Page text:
News

Unclaimed lottery money could aid Minnesota schools

Brian Larsen

With a near-record number of school districts asking local voters to pass operating levy referendums this fall, it is clear Minnesota public schools are running short of dollars to fund their operations.

Created in 1971 by the Minnesota Legislature as part of the “Minnesota Miracle” school districts were given the authority to levy, with voter approval, for additional funds to cover district-operating expenses. In Cook County, voters passed an operating levy referendum for Cook County Schools/ISD 166 three years ago and the school district once again asked voters to pass an operating levy referendum in November 2015. The levy referendum failed.

Clearly, until the convoluted formula used to fund public education is overhauled, more reliable sources of revenue and better ways to operate school districts need to be found.

Until that time, one source of revenue could come from a bill introduced last winter by Republican legislator Tim O’ Driscoll, from Sartell, Minnesota.

O’Driscoll’s bill HF885, which was gaining strong bipartisan support before languishing in committee, aimed to take unclaimed lottery winnings and funnel them from the general fund into the School Trust Lands.

Gaming proceeds were originally supposed to be used for educational activities and some environmental work, said O’ Driscoll.

Currently the Minnesota Department of Natural Resources (DNR) manages 2.5 million acres of school trust lands and 1 million acres of mineral rights. When the Minnesota became a state in 1858, section 16 and 36 of every township were granted to Minnesota from the federal government to support school. A section is one mile by one mile.

Money is raised for schools and the environment from the land primarily through the sale of timber and mining leases. According to the DNR, it “manages school trust lands for maximum long-term economic return using sound conservation and natural resource practices.”

Revenues are credited to the permanent school fund, which is managed by the State Board of Investment.

O’Driscoll said school trust lands generate $27 to $28 per year per student.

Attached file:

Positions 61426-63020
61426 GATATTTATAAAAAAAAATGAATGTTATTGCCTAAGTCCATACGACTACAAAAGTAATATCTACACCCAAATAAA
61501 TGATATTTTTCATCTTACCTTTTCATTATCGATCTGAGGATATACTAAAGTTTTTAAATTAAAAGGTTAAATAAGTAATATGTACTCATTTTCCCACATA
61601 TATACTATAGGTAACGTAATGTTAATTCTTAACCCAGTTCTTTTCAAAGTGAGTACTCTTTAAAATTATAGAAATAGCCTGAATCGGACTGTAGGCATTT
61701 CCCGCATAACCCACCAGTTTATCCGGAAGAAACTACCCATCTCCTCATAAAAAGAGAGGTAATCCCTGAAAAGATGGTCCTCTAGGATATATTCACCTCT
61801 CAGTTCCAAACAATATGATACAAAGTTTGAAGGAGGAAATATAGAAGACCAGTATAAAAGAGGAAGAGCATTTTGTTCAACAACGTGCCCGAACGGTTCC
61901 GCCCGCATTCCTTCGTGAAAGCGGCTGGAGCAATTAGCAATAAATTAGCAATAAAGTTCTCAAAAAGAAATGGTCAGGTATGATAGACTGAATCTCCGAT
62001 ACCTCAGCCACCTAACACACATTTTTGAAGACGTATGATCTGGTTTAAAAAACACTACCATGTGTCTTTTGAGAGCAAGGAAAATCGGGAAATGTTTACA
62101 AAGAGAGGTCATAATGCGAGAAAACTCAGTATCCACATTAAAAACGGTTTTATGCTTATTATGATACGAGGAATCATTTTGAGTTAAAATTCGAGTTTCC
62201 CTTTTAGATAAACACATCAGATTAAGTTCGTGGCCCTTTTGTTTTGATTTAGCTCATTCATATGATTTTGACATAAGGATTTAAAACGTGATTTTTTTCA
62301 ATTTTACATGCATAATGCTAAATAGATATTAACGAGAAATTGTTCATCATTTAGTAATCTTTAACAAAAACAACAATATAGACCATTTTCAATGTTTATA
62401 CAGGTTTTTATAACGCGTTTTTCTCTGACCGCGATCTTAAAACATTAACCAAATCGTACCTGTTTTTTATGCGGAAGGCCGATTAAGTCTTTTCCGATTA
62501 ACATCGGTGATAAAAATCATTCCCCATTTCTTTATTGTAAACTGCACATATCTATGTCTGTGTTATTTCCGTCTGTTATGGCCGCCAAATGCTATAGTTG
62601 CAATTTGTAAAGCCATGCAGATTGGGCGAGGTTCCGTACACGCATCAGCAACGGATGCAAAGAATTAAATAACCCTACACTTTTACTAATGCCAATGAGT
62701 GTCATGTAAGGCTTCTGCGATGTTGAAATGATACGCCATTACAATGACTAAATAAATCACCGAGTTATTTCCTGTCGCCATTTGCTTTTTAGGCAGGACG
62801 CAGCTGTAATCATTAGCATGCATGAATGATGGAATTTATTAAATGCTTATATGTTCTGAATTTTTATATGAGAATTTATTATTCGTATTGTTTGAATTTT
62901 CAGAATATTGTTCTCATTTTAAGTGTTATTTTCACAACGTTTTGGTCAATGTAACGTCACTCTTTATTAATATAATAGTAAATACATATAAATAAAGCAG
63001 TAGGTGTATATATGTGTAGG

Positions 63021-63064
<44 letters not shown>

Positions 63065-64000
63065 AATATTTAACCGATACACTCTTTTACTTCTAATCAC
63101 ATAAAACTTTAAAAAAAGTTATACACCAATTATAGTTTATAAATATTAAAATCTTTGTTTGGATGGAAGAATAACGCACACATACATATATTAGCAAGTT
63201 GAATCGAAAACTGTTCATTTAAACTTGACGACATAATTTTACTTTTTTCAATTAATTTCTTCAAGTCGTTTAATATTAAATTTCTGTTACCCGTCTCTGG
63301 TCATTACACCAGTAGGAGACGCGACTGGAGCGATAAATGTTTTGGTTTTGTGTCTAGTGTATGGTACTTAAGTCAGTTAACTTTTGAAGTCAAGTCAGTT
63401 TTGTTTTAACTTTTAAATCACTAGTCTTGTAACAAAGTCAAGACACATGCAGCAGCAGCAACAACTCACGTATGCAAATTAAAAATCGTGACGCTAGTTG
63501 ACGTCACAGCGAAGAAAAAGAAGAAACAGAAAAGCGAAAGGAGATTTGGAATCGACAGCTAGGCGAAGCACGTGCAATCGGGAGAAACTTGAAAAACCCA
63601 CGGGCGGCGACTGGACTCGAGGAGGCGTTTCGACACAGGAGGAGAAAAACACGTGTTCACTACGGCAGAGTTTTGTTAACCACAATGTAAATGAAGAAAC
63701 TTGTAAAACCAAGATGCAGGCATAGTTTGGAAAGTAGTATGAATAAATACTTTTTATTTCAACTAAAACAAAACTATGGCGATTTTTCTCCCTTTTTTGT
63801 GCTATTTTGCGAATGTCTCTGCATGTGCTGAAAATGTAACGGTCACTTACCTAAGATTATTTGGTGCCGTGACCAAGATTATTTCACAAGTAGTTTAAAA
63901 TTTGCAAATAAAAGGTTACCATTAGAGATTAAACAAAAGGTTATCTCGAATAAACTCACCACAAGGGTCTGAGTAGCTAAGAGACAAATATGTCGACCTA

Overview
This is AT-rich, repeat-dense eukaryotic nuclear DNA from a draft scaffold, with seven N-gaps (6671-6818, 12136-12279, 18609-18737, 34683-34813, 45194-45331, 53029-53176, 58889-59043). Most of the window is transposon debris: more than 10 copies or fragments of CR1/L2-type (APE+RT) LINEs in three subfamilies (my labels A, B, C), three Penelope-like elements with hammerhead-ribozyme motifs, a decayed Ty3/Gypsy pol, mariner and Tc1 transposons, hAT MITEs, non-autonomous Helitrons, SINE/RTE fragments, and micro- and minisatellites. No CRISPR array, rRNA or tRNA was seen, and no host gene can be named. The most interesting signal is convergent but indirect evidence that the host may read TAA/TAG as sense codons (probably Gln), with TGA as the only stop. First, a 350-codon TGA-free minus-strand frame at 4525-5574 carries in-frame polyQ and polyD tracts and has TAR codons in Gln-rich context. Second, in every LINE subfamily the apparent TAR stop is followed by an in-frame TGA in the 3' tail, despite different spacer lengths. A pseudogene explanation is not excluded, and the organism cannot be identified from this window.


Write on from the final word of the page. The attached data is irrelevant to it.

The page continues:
Each year between $5 to $10 million in uncollected Minnesota lottery winnings goes into the general fund. This money would be used by the DNR to help purchase environmentally sensitive property that the state can add to the school trust lands.

Moving money from the general fund to the school trust lands fund creates a hole in the general funds, said O’Driscoll, “but the economy continues to grow and is doing well,” he said, adding that tax proceeds from the strong economy would grow the general fund and would likely cover the loss.

Across the state, the DNR has identified a rough value of $85 million in school trust lands that they would like to reunite with environmentally sensitive areas.

While money goes to all Minnesota schools, most of the school trust lands are located in the northeast quarter of the state.

Dorene Kainz, O’Driscoll’s legislative assistant, said that the bill doesn’t need to be reintroduced next March 2016, but brought forth again for further discussion and a possible vote.

“The problem we might run into is that other groups are looking at that unclaimed lottery money. That’s what happened last year,” said Kainz.

Just how much more money this bill would help generate for schools isn’t known at this time, but if it does pass it will strengthen the school trust fund, and that could lighten, if only slightly, the burden on the taxpayer.

O’Driscoll said $27 to $28 per student isn’t a lot of money, but he added that every little bit helps.


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2016-01-09 digital edition


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